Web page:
Cancer of the uterus is one of the most common cancers of the female reproductive system. Endometrial carcinoma, which is cancer of the inner lining of the uterus (endometrium), is the more frequently seen uterine cancer although there are other types like uterine sarcoma and carcinosarcoma which occasionally arises. Uterine cancer is a malignant tumor of the uterus and should not be confused with benign growths like uterine fibroids and uterine polyps.
Types of Uterine Cancer
Endometrial cancer is the most common type of uterine cancer and starts in the inner lining of the uterus known as the endometrium.
Endometrial carcinomas can be divided into various subtypes, of which adenocarcinomas are the most common. Adenocarcinomas are cancers of the cells that form glands in the endometrium. Most endometrial carcinomas are typical adenocarcinomas, also known as endometrioid.
Other less common, but often more aggressive, subtypes are :
- Squamous cell carcinoma
- Papillary serous carcinoma
- Clear-cell carcinoma
- Poorly differentiated carcinoma
Cancer that starts in the supporting connective tissue (stroma) and muscle cells of the uterus is known as uterine sarcoma. Only a small percentage of uterine cancers belong to this group.
Uterine Carcinosarcoma (CS)
Another rarer type of uterine cancer is known as uterine carcinosarcoma (CS). CS also starts in the endometrium but shows features of both carcinoma and sarcoma when examined under the microscope. It has been suggested that CS may be a form of poorly differentiated carcinoma.
Based on their prognosis (outlook) and underlying cause, endometrial carcinoma may be divided into 2 types
- Type 1 cancers are those that are caused by an excess of the female hormone estrogen. These are less aggressive than type 2 cancers and since spread to other tissues is usually slow, the outlook is often better than type 2 cancers. Grades 1 and 2 endometrioid cancers belong to this group. Type 1 endometrial cancer is the most common type, accounting for nearly 80% of cases.
- Type 2 cancers are not estrogen dependent, although the exact cause is not known. Serous carcinoma, clear-cell carcinoma, poorly differentiated carcinoma, and grade 3 endometrioid cancers fall under this group. These cancers are more aggressive and tend to spread more rapidly hence their prognosis is not as good as type 1 cancers.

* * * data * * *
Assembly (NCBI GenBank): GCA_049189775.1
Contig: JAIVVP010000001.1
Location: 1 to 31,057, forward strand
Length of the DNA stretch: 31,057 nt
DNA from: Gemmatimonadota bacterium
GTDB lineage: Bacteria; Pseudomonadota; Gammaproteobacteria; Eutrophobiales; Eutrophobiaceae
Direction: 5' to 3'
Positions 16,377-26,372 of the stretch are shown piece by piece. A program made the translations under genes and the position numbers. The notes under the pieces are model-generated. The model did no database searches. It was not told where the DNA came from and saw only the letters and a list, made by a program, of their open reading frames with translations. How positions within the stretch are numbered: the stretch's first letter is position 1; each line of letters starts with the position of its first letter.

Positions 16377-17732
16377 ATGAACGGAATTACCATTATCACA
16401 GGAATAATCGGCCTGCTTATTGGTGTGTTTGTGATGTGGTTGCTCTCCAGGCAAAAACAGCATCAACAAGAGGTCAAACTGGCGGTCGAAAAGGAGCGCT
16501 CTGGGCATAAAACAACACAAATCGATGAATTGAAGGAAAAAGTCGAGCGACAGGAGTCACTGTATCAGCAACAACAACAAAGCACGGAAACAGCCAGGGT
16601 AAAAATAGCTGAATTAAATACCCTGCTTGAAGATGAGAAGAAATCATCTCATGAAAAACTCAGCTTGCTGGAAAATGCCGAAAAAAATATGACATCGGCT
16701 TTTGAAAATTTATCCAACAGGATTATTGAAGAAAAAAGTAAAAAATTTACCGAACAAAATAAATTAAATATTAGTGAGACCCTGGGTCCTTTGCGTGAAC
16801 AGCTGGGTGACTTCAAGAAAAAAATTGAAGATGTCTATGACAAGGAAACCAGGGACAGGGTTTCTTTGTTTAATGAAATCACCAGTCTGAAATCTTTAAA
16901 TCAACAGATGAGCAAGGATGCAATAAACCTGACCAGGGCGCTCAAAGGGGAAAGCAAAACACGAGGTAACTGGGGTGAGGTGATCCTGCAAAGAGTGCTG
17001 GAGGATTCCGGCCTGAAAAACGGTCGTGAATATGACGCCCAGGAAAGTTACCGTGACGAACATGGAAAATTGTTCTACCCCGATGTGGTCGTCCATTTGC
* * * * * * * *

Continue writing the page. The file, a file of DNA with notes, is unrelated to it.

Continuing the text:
Causes and Risk Factors of Uterine Cancer
The exact cause of uterine cancer is not known but some factors cause a genetic mutation to occur within the cells of the endometrium, changing normal cells into abnormal cells.
The factors that may contribute to the development of uterine cancer includes :
- Age. Uterine cancer is a disease that is more often seen in older women. Women between the ages of 50 and 70 seem to be more at risk. It rarely develops in women under the age of 40.
- Family history. Uterine cancer tends to run in some families.
- Persistently high estrogen levels seem to play a significant role. Many of the risk factors for uterine cancer affect estrogen levels. A change in the balance of the two hormones, estrogen and progesterone, with a shift towards more estrogen, may increase a woman’s chances of developing endometrial cancer.
- Menopause. Changes in hormone levels during menopause may be the reason that endometrial cancer is more common in postmenopausal women.
- Early menarche (onset of menstruation). More years of menstruation, typically when menarche occurs before the age of 12 years and late menopause, after the age of 50, may raise a woman’s risk of endometrial cancer.
- Hormone replacement therapy (HRT). Women who are only on estrogen, without the use of progesterone, seem to be at considerable risk. The unopposed action of estrogen on the endometrium for a prolonged period may lead to the development of uterine cancer.
- Oral contraceptives, especially when used for a long time, may lower and not increase the risk of endometrial cancer. This protective action may continue for over 10 years after stopping the pills.
- Pregnancy causes a shift in the balance of hormones towards more progesterone hence women who have been pregnant a number of times may be protected against uterine cancer.
- Nulliparous women are those women who have never been pregnant and the risk of uterine cancer seems to be higher, especially when associated with infertility.
- Tamoxifen. Women who are on or have recently been on the drug tamoxifen used in the treatment of breast cancer may increase the risk of uterine cancer. However, in most cases, the benefits of tamoxifen outweigh its risk.
- Obesity is a major risk for uterine cancer.
- Diabetes mellitus (sugar diabetes).
- High blood pressure.
- History of uterine polyps.
- Women with hereditary nonpolyposis colon cancer (HNPCC) have a high risk of endometrial cancer.
- Endometrial hyperplasia (overgrowth of the endometrium), brought about by persistently high estrogen levels. Simple hyperplasia is not precancerous but atypical hyperplasia has a higher chance of becoming cancerous.
- Estrogen-producing ovarian tumors.
- Polycystic ovarian syndrome (PCOS), where there is a higher estrogen level in comparison to the progesterone level.
- History of breast cancer or ovarian cancer increases risk of uterine cancer.
- Pelvic radiation given to treat some other cancer can cause damage to the DNA of cells, thus increasing risk of developing cancer.